Earth Imaging Journal: Remote Sensing, Satellite Images, Satellite Imagery
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September 18, 2015
Red Cross Offers Interactive Tool to Access and Track Live, Wildfire Information

WASHINGTON, D.C., Thursday, Sept. 18, 2015 — The American Red Cross has launched an interactive online map that consolidates multiple sources of disaster data into a real-time, interactive tool to get information and updates about the Western Wildfires. The tool is a high-tech, user-friendly visual database for media and the public to learn the size and scope of current disasters and locate services such as Red Cross shelters.

The Red Cross “Map Journal” pulls together in one location multiple layers of Geographic Information System (GIS) data from the Red Cross and government sources.

The map provides the following information:

  • Location and size of wildfires
  • Evacuation zones
  • Road Closures
  • Location, address and population of      shelters
  • Where to take evacuated pets and animals(large and small)
  • Standard map elements such as counties,  cities, roads, rivers and mountain ranges
  • Demographic information.

The link to the resource is: http://arc-nhq-gis.maps.arcgis.com/apps/MapJournal/index.html?appid=b3b9a01d09ad4ec0bea137ed96d9c4f1

“This map is one of the simplest and best ways to help people quickly grasp the very complex elements of a disaster,” said Greg Tune, Senior Geospatial Technology Associate for the Red Cross. “Our hope is to make it faster and easier for people to access vital information that will help them make informed decisions and take action. That includes the public as well as our own Red Cross volunteers who are out in the field delivering help.”

The Map Journal includes critical information pulled from the National Interagency Fire Center (NIFC), California Department of Forestry and Fire Protection, InciWeb, National Shelter System (NSS), the Red Cross and other sources. Users can explore the data by zooming in and out, scrolling across the map, and clicking on data points to bring up more detailed information. Individualized bookmarks also allow users to browse information related to specific incidents such as the Butte Fire and Valley fire.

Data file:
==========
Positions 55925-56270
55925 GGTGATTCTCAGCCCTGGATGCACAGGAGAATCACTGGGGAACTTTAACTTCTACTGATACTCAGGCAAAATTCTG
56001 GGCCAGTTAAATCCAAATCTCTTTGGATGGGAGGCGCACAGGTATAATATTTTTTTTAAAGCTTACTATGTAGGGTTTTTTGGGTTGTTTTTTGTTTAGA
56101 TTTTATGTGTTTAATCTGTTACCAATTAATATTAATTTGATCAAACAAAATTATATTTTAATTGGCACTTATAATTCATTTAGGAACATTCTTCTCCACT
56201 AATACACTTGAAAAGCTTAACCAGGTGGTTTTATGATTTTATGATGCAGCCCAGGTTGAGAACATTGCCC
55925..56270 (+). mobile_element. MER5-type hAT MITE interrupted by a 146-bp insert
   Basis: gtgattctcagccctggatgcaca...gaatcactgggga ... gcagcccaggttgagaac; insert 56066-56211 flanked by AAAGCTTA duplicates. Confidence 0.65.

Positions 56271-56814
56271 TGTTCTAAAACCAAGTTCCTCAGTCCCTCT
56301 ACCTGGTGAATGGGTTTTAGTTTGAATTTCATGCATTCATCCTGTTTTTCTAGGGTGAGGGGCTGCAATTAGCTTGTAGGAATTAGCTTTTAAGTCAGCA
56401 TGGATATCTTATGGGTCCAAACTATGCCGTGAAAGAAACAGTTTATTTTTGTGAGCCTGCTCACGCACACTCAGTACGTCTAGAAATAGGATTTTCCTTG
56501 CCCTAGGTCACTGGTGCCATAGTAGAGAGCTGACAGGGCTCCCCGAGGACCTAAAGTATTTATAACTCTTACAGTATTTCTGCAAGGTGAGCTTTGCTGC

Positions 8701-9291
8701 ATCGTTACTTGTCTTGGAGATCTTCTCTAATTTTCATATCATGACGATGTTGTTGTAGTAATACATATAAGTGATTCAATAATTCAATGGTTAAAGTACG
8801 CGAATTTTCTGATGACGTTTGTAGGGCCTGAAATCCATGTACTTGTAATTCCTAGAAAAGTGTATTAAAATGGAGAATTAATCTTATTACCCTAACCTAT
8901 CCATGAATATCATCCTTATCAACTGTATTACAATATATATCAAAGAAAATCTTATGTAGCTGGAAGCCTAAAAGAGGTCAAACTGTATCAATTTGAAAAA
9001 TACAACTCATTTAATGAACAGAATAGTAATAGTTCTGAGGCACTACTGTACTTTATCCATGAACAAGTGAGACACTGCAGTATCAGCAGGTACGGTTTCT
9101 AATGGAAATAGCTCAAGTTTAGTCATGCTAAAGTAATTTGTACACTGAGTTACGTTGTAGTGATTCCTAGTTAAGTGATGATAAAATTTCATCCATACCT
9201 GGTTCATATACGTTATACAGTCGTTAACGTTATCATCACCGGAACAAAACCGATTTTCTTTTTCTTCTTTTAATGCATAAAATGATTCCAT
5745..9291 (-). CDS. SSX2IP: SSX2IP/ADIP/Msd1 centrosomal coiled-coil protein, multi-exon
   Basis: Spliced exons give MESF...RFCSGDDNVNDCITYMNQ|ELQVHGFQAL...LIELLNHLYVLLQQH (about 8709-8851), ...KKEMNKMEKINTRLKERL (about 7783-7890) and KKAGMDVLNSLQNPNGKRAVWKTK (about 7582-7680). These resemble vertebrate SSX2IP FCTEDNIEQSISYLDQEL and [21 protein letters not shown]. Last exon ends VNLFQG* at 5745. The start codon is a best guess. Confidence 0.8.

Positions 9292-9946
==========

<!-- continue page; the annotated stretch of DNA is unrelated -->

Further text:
Members of the public can use the maps to access services. Red Cross workers can use the maps to help in their plans to deliver services – for example, a quick click to view road closures can help the Red Cross better plan the safest and most efficient route for response vehicles to deliver supplies.

The Map Journal leverages the power of Esri’s ArcGIS Online Technology to create a customizable web mapping application that is also mobile friendly.

Although this “Map Journal” has been created specifically for the current Western Wildfires, using GIS mapping data and tools isn’t new for the Red Cross – in fact, the Red Cross maintains an ongoing series of web pages providing a variety of weather, disaster and other informational maps and data year-round: http://maps.redcross.org.

GIS mapping is just one of many ways the Red Cross uses technology to improve emergency preparedness and response. These innovations include developing mobile apps that have been downloaded more than 7 million times, and using social media to help people before, during and after disasters and emergencies. Read more about other technological advances the Red Cross has made in the past 10 years: http://www.redcross.org/news/article/Red-Cross-Uses-Technology-to-Enhance-Disaster-Preparedness-and-Response.

The American Red Cross shelters, feeds and provides emotional support to victims of disasters; supplies about 40 percent of the nation's blood; teaches skills that save lives; provides international humanitarian aid; and supports military members and their families. The Red Cross is a not-for-profit organization that depends on volunteers and the generosity of the American public to perform its mission. For more information, please visit redcross.org or visit us on Twitter at @RedCross.

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